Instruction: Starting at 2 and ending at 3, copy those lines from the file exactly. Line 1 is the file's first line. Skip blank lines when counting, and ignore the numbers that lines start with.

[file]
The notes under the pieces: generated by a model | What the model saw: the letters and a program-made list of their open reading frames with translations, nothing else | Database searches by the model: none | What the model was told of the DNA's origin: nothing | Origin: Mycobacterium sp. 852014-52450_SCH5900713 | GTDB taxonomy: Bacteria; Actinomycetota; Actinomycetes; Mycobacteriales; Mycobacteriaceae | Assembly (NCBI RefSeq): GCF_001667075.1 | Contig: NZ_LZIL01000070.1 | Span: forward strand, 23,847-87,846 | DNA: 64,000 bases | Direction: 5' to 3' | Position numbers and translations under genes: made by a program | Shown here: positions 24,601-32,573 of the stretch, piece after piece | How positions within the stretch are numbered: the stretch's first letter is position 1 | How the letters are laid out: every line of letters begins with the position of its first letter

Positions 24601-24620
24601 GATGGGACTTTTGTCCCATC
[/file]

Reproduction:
Positions 24601-24620
24601 GATGGGACTTTTGTCCCATC